Jennifer Sirangelo is an accomplished leader in the non-profit space. Listen in to the discussion on the podcast to learn about her rise as a woman leader. She shares some of the important steps that helped her grow along the way, and about the bright future she sees ahead of all of us.
Becoming a Female CEO
Jennifer shares that a key to growing professionally is making sure you know who you are and what you are passionate about. Find things you’re passionate about and pursue them.
Know that you will have uncomfortable moments when taking on a task you don’t know how to do. Give yourself permission to make mistakes as you figure it out and grow.
Find mentors to help you grow and remember that you will be defined more by what you say “no” to than what you say “yes” to.
Listen to the Podcast with Jennifer Sirangelo as she shares all of these tips and more.
4-H Helps Kids Grow
Jennifer is passionately working through 4-H to help youth develop the full use of their head, heart, hands and health. 4-H focuses on helping youth live a healthy lifestyle, encourages civic engagement and creates experiential learning experiences that are critical to growth.
She has risen to serve as the CEO of a national organization that serves 6 million young people!
Youth development is what lights her fire. Helping youth learn critical thinking and developing life skills to allow them to adapt to the changing environment they are going to encounter is how she’s changing the world.
Jennifer is excited to see young people learn, grow, and forge their own path through an organization that’s 100 years old, but as relevant today as ever.
Here I am with one of my favorite things growing up…barn kitties!
My Experience with 4-H
I can still picture the green cover on my 4-H book. Inside were pages that represented hours of learning, sometimes frustration, excitement, and progress.
That green cover protected sheets of paper that were carefully torn out of a notebook and then covered with the stories of my projects. They were the stories of the presentations, projects, animals and things we learned about as a 4-H group.
Some pages held photographs that I had taken on my little pink 110 film camera. Photographs and stories that were an important building block to the rest of my life.
Though I didn’t know it then, those early years spent in 4-H were some pretty great ones. They were years that I got to know kids outside of my school and regular social circles. They were years where I learned to not only take pictures, make a presentation, show a cat (yes, a cat), sew and bake, but also how to tell a story about all I had done and learned through those projects. They were the years I spent in 4-H.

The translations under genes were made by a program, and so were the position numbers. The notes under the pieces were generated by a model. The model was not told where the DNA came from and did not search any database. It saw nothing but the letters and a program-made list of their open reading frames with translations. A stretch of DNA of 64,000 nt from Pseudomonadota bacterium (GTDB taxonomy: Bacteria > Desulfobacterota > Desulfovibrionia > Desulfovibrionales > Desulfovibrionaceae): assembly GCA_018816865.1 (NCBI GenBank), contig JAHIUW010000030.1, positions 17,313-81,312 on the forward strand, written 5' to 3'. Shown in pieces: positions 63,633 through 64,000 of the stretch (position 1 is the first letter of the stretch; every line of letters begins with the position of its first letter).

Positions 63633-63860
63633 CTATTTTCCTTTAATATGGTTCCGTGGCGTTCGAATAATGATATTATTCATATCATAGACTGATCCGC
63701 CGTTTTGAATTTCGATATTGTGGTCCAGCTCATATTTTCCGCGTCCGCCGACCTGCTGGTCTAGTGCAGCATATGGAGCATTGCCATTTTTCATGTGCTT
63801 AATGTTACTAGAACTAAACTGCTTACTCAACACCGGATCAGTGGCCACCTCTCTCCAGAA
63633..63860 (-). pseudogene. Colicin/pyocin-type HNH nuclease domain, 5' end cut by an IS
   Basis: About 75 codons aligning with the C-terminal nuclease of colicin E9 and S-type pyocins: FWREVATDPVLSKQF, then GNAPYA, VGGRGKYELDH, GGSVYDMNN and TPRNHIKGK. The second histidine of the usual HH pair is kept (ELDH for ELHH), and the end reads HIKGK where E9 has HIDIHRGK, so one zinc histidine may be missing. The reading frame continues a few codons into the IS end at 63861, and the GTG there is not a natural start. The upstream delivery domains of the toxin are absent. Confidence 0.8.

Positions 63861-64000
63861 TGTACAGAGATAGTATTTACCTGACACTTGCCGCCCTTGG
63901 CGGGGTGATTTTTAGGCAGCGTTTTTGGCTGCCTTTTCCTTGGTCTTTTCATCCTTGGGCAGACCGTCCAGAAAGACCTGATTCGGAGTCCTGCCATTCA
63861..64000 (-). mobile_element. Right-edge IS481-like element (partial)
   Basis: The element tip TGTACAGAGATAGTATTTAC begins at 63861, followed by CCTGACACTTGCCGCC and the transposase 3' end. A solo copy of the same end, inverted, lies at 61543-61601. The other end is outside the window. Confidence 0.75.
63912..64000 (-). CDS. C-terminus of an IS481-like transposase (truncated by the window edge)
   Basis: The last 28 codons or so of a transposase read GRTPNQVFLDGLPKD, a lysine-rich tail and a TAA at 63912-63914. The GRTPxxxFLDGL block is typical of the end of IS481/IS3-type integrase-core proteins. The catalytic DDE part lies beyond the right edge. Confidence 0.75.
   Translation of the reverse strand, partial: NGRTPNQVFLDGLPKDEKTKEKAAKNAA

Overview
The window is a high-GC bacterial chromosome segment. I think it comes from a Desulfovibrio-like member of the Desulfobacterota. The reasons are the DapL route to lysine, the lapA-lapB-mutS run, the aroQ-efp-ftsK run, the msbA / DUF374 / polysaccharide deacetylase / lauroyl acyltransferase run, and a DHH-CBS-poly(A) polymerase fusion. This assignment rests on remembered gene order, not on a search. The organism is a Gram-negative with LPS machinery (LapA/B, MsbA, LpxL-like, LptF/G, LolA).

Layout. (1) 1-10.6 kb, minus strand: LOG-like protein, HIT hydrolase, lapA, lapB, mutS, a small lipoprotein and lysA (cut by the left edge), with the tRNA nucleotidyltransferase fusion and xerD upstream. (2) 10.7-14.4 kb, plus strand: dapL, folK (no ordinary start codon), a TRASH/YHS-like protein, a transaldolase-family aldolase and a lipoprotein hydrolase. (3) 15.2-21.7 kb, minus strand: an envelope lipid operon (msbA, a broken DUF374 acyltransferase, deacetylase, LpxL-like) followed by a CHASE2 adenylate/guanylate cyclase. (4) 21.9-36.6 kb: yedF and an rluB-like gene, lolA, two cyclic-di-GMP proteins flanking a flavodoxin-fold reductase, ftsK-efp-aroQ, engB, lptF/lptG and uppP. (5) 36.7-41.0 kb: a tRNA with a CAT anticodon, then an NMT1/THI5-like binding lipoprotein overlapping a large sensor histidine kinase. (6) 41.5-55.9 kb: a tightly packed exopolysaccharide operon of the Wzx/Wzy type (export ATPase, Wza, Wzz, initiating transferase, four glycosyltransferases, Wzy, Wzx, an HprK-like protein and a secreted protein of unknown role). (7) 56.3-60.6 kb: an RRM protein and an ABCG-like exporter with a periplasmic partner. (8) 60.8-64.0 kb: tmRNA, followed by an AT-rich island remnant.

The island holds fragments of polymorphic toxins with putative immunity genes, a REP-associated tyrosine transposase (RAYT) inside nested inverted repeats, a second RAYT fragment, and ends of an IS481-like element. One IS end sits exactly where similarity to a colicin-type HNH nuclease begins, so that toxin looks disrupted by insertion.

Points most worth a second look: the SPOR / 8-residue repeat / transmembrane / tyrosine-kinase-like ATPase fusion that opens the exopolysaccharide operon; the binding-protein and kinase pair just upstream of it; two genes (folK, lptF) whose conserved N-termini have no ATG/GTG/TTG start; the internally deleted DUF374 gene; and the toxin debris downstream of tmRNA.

My grandpa and aunt riding on the combine back at the farm where my mom grew up.
4-H Is A Family Tradition
My mom grew up on a working farm and 4-H had been a big part of her youth too, so that is why she pushed us to join. While we lived in the country, my parents didn’t farm so I wasn’t real sure where I would fit in.
We joined a group that was primarily based in town. Some of the kids had horses, but for the most part they weren’t all “farm kids.”
I found all sorts of projects that I could throw myself into. My learned love of storytelling and photography obviously didn’t stop with 4-H. It’s how I make a living still today through FarmHer!
Meeting A True 4-H Leader
Imagine my surprise when I was at a Nationwide event during the American Farm Bureau Convention (see the video of that trip here) this past winter and by chance I ended up in a group of people that included Jennifer Sirangelo, the President and CEO of the National 4-H Council.
The person who introduced us started telling her about FarmHer and me as I stood off to the side (slightly in awe of the woman who leads one of the largest and most significant youth organizations in our country) eagerly waiting to start talking to her.
Jennifer listened to his introduction and then said “YES, I’ve heard of her (me)…I’ve heard she’s a 4-H alum!” At that point my excitement bubbled over. I may have done a little jump, telling her that the HER she referenced was actually ME!
We got to talking about 4-H and how I see the importance of it throughout my travels. Before parting for the night we decided to connect again, this time over a podcast discussion.
I was actually set to head out to D.C. for that podcast during National Ag Week but the Coronavirus had other plans. So, we did what we all have done and we pivoted to a distanced discussion.
We all eat, and that is why farming will always matter. Everybody Eats is where the stories of food and farming intersect.
These stories told through my FarmHer lens connect us to our food and more importantly, the people behind it.
Everybody Eats is a collection of stories of those who protect our rural communities, who grow our food with extraordinary care, and who provide support, education, and assistance to make sure Everybody Eats.